Malware With Zeus Bank Fraud Features Discovered in the Wild

 
 
By Fahmida Y. Rashid  |  Posted 2011-08-25 Email Print this article Print
 
 
 
 
 
 
 

Researchers at Kaspersky Lab and Trusteer have identified two different malware samples that have clearly taken on Zeus components to make it more complex and dangerous.

Shortly after the source code for the Zeus banking Trojan was leaked earlier this year, security researchers predicted malware developers would add Zeus features to existing malware to create complex and sophisticated variants. Researchers identified two such samples this week.

Portions of Zeus code appear to have been added to a computer worm called Ramnit, first identified in January 2010, Ayelet Heyman, senior malware researcher for Trusteer, wrote in a blog post Aug. 23. A password-stealing, file-infecting worm that spreads via networked drives, Ramnit is highly prolific. Symantec found that Ramnit accounted for 17.3 percent of all malicious software the company detected in July.

The other recently identified sample is a crimeware kit based on the leaked Zeus code. Sold in the criminal underground for $1,800, Ice IX is "the first new generation of Web applications developed to manage centralized botnets through the HTTP protocol based on leaked Zeus source code," Jorge Mieres, a malware analyst with Kaspersky Lab, wrote on the Securelist blog Aug. 23.

Like Zeus, Ice IX is designed to steal banking information. Mieres said this "modified version of Zeus" has been in the wild since the beginning of the year. At least one example of a data-stealing botnet based on this malware has been discovered on Amazon Elastic Compute Cloud (EC2), Mieres said.

The new Ramnit strain took the code injection capability from Zeus to be able to modify Web pages on the fly as they are being displayed on the user's Web browser. Zeus used the man-in-the-browser Web injection module to modify banking sites and circumvent some of the security measures used by financial institutions, such as two-factor authentication and transaction signing systems, to protect online banking sessions. While Trusteer has identified that Ramnit is using the MitB module, the team is still analyzing what other modules have been added.

A worm is a type of malware that secretly integrates itself into program or data files and infects more files each time the host program is run. The original Ramnit worm could infect Windows executables, HTML files and documents, Heyman said. Trusteer researchers discovered a "few weeks ago" that Ramnit had "morphed" into financial malware and was used to commit financial fraud, according to Heyman.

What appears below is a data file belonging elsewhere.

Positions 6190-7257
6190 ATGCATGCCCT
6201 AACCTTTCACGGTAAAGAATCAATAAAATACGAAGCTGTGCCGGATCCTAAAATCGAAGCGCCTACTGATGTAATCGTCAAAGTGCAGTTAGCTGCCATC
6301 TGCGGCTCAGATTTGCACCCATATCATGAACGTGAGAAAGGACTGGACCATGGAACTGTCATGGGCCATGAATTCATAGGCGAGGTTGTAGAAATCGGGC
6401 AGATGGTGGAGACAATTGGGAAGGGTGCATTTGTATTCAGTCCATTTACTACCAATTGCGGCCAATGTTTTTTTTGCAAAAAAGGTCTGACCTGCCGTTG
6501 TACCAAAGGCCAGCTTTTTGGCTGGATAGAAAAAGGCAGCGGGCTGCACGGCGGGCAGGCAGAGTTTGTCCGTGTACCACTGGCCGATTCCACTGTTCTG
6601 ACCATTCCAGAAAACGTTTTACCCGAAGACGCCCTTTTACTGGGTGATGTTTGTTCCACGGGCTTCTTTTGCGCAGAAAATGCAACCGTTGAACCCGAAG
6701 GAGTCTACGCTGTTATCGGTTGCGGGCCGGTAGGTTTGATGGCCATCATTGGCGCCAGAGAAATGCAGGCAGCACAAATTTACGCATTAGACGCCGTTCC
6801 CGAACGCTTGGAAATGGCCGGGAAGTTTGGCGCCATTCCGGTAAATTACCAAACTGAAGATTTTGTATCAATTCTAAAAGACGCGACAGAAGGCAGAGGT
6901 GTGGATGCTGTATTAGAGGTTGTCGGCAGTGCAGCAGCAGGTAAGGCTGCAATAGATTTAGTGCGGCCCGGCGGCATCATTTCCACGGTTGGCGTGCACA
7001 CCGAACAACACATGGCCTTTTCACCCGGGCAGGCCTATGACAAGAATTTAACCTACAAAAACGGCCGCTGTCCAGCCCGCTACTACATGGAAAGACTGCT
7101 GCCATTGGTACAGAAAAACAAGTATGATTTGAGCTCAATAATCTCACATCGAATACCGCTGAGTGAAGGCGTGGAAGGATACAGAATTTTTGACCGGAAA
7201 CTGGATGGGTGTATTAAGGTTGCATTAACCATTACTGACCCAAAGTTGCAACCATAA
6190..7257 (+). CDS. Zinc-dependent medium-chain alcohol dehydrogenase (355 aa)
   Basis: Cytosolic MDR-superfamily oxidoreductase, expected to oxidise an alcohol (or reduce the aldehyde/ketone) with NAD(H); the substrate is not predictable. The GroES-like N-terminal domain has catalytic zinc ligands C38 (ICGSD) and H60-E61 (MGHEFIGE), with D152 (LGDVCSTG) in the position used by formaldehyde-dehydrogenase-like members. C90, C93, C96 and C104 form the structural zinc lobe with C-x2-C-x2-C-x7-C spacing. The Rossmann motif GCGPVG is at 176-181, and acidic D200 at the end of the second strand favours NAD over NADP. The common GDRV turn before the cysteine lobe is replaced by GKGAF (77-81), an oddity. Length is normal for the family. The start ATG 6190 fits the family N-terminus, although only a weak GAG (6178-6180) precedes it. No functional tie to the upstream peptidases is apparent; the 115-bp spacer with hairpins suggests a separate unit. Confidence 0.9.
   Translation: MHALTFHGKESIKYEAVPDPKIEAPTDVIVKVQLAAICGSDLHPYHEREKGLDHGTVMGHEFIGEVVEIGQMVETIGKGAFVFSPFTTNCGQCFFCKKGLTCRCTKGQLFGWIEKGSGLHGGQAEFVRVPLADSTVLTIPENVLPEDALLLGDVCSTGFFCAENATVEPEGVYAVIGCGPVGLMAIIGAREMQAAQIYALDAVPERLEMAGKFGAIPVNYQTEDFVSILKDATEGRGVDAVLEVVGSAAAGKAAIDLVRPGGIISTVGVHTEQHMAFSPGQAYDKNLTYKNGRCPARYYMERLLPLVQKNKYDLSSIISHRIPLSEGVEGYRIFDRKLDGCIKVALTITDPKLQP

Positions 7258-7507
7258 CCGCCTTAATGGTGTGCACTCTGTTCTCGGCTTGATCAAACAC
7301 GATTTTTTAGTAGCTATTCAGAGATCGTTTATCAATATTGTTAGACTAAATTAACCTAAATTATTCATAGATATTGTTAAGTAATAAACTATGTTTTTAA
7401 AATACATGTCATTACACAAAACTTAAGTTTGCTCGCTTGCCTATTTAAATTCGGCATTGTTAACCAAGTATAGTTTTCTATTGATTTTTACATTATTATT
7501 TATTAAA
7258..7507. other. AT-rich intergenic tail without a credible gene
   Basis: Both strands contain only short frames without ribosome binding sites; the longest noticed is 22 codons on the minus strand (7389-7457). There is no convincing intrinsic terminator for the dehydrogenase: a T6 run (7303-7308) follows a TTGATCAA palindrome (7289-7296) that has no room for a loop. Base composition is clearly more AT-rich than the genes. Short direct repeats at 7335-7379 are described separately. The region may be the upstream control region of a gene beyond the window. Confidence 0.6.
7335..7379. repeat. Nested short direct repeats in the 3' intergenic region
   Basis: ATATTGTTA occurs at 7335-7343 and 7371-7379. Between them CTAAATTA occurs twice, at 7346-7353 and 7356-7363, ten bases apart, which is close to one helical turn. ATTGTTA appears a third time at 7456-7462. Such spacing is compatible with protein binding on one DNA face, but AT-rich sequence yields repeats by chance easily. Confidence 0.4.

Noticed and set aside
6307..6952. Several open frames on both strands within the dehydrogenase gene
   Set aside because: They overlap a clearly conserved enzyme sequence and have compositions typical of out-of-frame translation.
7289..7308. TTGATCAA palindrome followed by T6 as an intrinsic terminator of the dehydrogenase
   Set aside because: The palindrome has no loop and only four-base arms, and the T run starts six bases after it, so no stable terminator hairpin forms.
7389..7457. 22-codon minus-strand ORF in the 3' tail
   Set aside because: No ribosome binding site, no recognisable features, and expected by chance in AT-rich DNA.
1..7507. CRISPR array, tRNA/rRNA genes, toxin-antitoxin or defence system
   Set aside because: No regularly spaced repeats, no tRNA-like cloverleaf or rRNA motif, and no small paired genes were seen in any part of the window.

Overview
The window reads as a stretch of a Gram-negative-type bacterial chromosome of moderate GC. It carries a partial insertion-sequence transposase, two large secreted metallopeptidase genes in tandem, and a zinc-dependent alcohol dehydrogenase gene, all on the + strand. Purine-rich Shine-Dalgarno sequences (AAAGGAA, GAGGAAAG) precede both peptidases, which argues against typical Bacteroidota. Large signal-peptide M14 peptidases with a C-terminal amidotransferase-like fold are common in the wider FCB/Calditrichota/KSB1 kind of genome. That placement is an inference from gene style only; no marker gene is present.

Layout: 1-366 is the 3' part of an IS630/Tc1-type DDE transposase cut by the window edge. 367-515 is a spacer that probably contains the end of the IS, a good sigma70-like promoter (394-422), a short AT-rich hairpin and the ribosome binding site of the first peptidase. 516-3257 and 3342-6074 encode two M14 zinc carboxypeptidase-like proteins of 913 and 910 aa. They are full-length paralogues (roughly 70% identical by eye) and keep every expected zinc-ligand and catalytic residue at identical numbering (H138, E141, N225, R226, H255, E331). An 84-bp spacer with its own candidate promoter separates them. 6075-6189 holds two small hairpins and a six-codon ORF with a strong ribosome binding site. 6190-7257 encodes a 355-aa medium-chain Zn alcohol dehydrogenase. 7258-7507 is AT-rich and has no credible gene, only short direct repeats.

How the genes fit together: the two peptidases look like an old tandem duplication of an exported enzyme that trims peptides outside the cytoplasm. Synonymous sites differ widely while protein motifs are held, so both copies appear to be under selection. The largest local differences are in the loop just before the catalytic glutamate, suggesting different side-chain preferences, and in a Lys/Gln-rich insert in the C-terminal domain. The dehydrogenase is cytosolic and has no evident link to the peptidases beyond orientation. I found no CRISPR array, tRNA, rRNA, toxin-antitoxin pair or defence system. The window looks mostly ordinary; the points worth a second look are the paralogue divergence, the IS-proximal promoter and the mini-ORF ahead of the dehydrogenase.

Researchers found that Ramnit supported "all basic features required for well-bred financial malware," said Heyman.

Ramnit communicates continuously and securely over SSL with a command-and-control server in Germany to report its status and receive configuration updates. The MitB Web injection module lets the enhanced worm modify Web pages in a covert manner, such as changing the balance amount, inserting additional transactions on the page, or adding new textboxes to phish private details from victims.

Ramnit's configuration format is similar to the format used by both Zeus and SpyEye, Heyman said.

"It is clear that from now on, more new crimeware will be based on Zeus code," Kaspersky's Mieres said. Cyber-criminals will begin to create their own versions of malware with components borrowed from Zeus in hopes of quick profit, Mieres said.

"Unlike the past, when financial institutions had to defend against a limited number of malware platforms, attacks can now come from virtually any malicious software program-old or new," Amit Klein, CTO of Trusteer said. The malware distribution channel has increased "in scale," said Klein.

With the copy protection on the SpyEye crimeware kit also cracked and readily available on the underground market, it is likely that there will be more ordinary malware made dangerous by taking on components from both Zeus and SpyEye.


 
 
 
 
 
 
 
 
 
 
 

Submit a Comment

Loading Comments...
 
Manage your Newsletters: Login   Register My Newsletters























 
 
 
 
 
 
 
 
 
 
 
Thanks for your registration, follow us on our social networks to keep up-to-date
Rocket Fuel